E. T. A. Hoffmann – wasn’t that a writer? That is probably the question that comes to the mind of quite a few people when the name is mentioned, and they are quite right to do so. Ernst Theodor Amadeus Hoffmann, born in Königsberg on January 24, 1776, is known to most today as one of the most important storytellers of the Romantic period, who not infrequently teaches his readership to be creeped out. “The Sandman” as part of the collection of “Night Plays”, “The Fraulein of Scuderi” or even “Nutcracker and Mouse King” are just a few of the stories for which he is still known today. What is unknown or forgotten is the important role he played in the musical life of his time.
Hoffmann was born as the youngest son of the court advocate Christoph Ludwig Hoffmann and his cousin. Just two years after his birth, Hoffmann’s parents separated and while his older brother moved away with his father, Hoffmann lived from then on with his mother in the house of her parents. Thus, he was mainly influenced by his rather dominant grandmother, but also by his aunt Johanna Sophia, who took great care of him, since his mother was mentally unstable and there was no close bond with her. After his time at the castle school in Königsberg, where he also met his friend Theodor Gottlieb Hippen, he initially studied law out of a family tradition. In addition to his legal studies, Hoffmann always devoted himself to writing, making music and drawing. During his legal clerkship in Königsberg, he received training from the Bach admirer and organist Christian Podbielski and also gave music lessons himself.
After his second state examination, he moved to Berlin, where, in addition to his work at the Kammergericht, he took lessons with Johann Friedrich Reinhardt and tried his hand at composing various Singspiele. His literary work was strongly influenced by the Sturm und Drang movement, but also by close friendships with physicians: no one else before Hofmann described the night side of human existence as precisely and radically as he did. The secret societies that increasingly formed in the 18th century also found their way into his literary works. In these, they are primarily evil forces, under whose spell the innocent protagonist falls. After his third state examination, Hoffmann was transferred to Posen, which at that time belonged to Prussia. It was here that the first public performances of his musical works took place, beginning in 1800. This continued after his transfer to Warsaw. When the French entered Warsaw in 1806, they issued an ultimatum to the Prussian officials working there: either swear an oath to Napoleon or leave the city within a week. Hoffmann moved back to Berlin without his family, determined to leave the legal service and devote himself fully to his artistic career.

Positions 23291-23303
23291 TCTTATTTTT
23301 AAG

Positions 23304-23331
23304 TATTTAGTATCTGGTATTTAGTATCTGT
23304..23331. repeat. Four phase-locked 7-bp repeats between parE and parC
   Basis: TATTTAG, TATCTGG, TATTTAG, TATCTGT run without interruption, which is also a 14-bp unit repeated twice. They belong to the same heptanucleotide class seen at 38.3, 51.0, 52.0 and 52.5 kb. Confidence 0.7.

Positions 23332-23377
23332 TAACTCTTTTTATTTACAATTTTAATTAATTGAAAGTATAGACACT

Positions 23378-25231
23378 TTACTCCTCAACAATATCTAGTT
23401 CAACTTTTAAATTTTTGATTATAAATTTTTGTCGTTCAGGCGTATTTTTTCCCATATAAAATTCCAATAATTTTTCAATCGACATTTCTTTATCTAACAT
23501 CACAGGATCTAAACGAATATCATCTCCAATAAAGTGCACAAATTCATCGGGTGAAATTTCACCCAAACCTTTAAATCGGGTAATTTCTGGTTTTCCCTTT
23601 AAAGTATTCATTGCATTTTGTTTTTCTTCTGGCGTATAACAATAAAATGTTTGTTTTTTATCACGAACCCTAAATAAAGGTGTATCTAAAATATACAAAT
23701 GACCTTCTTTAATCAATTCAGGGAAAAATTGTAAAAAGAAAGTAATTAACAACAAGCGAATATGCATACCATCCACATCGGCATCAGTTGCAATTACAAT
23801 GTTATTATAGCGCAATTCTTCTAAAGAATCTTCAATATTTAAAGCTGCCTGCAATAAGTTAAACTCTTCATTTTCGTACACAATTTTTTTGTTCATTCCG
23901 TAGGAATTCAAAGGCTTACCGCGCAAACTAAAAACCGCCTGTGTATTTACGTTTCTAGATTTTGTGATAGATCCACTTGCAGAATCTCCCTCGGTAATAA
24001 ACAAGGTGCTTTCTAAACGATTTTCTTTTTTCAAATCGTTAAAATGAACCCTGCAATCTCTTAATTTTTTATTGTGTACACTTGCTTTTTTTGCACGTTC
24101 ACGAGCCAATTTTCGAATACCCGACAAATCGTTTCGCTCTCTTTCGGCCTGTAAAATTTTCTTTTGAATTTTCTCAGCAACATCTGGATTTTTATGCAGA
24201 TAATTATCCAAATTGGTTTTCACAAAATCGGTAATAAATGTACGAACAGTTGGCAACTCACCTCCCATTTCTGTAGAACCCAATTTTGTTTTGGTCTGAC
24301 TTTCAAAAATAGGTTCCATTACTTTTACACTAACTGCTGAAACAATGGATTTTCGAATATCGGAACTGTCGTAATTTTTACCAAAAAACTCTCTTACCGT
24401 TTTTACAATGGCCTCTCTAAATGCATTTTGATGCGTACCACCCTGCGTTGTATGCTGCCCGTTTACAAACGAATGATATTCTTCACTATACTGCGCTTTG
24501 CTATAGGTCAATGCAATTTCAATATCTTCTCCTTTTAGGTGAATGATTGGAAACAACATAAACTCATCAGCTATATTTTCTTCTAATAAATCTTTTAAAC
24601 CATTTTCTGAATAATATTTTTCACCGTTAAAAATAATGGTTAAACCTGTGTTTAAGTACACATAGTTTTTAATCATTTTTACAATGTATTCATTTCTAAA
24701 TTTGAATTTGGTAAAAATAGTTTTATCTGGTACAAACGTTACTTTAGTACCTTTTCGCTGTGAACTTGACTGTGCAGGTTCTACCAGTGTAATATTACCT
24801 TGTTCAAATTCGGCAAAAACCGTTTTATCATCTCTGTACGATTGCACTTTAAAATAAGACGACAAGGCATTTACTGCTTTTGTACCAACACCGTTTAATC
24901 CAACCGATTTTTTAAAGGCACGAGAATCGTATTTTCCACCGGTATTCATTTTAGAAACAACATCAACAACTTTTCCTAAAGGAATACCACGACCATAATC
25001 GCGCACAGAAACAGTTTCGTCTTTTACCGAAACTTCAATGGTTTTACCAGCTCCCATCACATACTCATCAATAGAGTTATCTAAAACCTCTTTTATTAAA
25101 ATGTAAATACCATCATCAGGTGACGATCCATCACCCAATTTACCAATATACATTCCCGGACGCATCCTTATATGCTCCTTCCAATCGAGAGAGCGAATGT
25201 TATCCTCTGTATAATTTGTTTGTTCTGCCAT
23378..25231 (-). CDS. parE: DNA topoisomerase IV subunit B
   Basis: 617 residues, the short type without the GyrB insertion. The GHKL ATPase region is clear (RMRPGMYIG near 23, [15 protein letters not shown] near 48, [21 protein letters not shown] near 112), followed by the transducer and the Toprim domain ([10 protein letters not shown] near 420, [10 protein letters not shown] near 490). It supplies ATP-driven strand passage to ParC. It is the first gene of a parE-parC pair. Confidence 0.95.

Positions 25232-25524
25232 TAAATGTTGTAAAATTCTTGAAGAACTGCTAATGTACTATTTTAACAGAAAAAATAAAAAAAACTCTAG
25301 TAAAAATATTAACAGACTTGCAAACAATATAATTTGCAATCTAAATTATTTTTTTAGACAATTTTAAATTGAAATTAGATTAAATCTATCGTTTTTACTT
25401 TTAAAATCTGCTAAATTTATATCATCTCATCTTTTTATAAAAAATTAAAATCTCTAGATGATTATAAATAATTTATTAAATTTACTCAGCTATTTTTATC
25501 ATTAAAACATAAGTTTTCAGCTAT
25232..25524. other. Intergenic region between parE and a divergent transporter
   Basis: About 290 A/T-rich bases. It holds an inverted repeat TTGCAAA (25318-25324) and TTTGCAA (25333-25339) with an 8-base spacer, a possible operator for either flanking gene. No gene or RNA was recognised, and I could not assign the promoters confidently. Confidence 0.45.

Hoffmann in Bamberg
This did not succeed at first: his compositions were ignored, and by the time he was promised a position as Kapellmeister in Bamberg in 1808, there was no more money. And even when he was finally able to take up this position, he was dismissed again after only two months. He was not able to earn any money with his compositions, but instead he was offered to work as a music critic for the Allgemeine musikalische Zeitung. After his activity as music director of the opera company of Joseph Seconda also went to pieces within a very short time, he returned to the civil service. Although his artistic work was only a sideline from a financial point of view, Hoffmann finally received more recognition here: his “Fantasiestücke,” especially “Der goldne Topf,” were popular, although he could not quite match his earlier fame with his novel “Die Elixiere des Teufels. Musically, he celebrated a success in 1816 with the performance of his opera “Undine,” which made him proud. With his “Meister Floh,” in which he parodied the Ministerial Director of the Ministry of Police Karl Albert von Kamptz and made public internal details from court records, he broke his neck professionally as a civil servant. His health also declined: in 1822 he fell ill with progressive paralysis with clear mental faculties. He had to dictate his last literary works before he died of respiratory paralysis on June 25, 1822.
In addition to numerous stage works, Hoffmann’s musical oeuvre also includes piano and chamber music, vocal music and instrumental works. Although only parts of these are still known today, as a music critic he had a decisive influence on the musical aesthetics of his time and was a trend-setter for many composers of the time.
Kölner Akademie recorded E.T.A. Hoffmann’s only symphony together with works of Friedrich Witt. You can find it here.